It is still a matter of international law, Mexico has a right to protect its citizens rights in a foreign country whatever actions they have committed. The USA does the same thing to their citizens who committed crimes in other countries. If the USA can control Mexico well so can Mexico protect his or her citizen abroad. The state department will do anything to defend your rights if you have committed a crime in a foreign country. The death penalty won’t solve human behavior and that has been proven. A society who puts people to the death penalty later down the road won’t know the difference between what is moral, ethical, and just. There is a side effect to the death penalty it is not the solution! A court or a state who puts people to death is a murderous court, and that is what is being argued here. The court does not want to do justice so it is easier to kill the person than to go through the whole justice system. The judge uses the death penalty to as an ease method and does not care about the situation. Again a court that puts people to death is a murderous court that is what is being argued.

          • David Nichols

            Of course Mexico has the right to lobby on behalf of their citizens, that is not in dispute here…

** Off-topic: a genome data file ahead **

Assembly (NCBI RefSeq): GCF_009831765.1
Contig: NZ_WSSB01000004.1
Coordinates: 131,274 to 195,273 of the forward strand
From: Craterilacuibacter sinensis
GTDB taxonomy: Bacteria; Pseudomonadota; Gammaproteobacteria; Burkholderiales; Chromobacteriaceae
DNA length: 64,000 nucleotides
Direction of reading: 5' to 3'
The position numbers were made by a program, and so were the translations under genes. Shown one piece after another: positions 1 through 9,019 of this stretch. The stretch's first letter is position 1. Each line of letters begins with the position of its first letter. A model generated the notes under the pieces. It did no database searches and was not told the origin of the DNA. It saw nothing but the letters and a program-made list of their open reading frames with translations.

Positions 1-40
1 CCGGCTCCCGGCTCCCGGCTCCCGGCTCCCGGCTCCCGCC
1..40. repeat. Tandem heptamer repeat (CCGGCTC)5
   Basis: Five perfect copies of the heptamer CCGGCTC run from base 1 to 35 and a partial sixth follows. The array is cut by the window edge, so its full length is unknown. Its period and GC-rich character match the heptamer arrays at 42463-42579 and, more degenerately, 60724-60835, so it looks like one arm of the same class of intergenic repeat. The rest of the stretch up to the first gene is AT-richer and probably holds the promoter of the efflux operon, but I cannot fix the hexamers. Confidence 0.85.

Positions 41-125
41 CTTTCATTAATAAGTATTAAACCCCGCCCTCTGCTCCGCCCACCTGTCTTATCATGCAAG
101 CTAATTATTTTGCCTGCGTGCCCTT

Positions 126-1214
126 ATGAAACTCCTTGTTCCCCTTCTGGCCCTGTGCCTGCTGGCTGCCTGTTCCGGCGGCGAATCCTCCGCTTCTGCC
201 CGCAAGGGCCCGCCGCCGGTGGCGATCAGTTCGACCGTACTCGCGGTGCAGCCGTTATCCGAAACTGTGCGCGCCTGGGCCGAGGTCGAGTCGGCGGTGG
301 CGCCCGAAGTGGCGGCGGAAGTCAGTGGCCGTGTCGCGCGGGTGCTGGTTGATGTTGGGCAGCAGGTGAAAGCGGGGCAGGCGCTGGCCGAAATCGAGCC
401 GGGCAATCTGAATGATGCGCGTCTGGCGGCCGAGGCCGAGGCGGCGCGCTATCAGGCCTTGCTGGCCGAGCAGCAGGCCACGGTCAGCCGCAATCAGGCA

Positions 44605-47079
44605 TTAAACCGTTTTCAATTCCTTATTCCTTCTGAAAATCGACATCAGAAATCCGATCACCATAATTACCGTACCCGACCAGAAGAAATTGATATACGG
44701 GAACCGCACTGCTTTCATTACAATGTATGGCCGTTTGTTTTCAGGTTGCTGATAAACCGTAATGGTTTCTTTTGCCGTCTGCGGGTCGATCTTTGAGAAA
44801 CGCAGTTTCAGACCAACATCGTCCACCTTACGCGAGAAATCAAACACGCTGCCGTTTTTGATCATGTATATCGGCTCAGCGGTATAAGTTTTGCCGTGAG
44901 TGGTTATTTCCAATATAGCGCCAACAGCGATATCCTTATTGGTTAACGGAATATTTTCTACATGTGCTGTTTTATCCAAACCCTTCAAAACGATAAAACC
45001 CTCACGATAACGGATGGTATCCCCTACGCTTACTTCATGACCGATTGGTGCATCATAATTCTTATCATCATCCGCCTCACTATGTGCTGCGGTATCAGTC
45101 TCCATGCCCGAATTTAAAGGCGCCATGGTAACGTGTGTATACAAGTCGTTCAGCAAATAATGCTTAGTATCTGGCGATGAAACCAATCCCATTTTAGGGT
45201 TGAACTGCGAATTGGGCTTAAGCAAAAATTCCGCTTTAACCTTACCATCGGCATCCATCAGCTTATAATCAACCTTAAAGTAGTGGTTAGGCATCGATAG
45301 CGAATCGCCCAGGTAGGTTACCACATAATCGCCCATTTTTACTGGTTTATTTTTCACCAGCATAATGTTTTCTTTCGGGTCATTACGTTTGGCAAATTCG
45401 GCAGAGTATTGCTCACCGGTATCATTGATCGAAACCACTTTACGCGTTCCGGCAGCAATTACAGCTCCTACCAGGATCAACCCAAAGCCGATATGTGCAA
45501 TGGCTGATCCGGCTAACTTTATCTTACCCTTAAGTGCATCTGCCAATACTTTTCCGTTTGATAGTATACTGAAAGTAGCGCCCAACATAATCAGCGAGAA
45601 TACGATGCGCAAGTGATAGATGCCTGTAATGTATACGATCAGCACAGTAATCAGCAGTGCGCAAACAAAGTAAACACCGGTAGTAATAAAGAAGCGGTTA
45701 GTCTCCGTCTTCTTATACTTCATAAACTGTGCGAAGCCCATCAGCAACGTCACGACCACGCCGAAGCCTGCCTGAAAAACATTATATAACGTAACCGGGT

The dispute is about the death penalty…
            Just as Mexico has rights, so does the USA Gustavo, and Texas law provides for the death penalty for the crimes this dirtbag committed…that’s their right and they are exercising that right…
            Maybe if Cardenas had not illegally entered Texas and instead raped and murdered his niece in Mexico he wouldn’t have faced the death penalty, but instead would have gotten 40 years in a Mexican prison–which he would have never survived..! They don’t think kindly towards child rapists in Mexican prisons, or US prisons for that matter…
            BTW, in case you don’t know how the legal system works in Texas, the death penalty is not the judge’s decision, that decision comes from the jury, after a separate proceeding called the ” penalty phase”
            You can call it murderous if you like, you can call it agua para chocolate…it makes not the slightest difference what you call it–we call it justice, and so does the Bible, as in ” an eye for an eye”
            Any Mexican who doesn’t want to face the consequences of United States law can 100% avoid it by staying in their own country, or not committing crimes in the USA…

          • Gustavo Barajas-Munoz

            The Muslims also believe in the same death penalty “An eye for an eye.” An eye for an eye does not mean to take revenge it means to compensate the person with money not revenge that is what the courts have become a revenge system not a justice system. The justice system in Texas is more of a revenge than it is justice! The Texas system needs a huge reform and so does California revenge is not Justice and that is what Americans have wrong!

          • David Nichols

            Like everybody Gustavo, you are entitled to your opinion…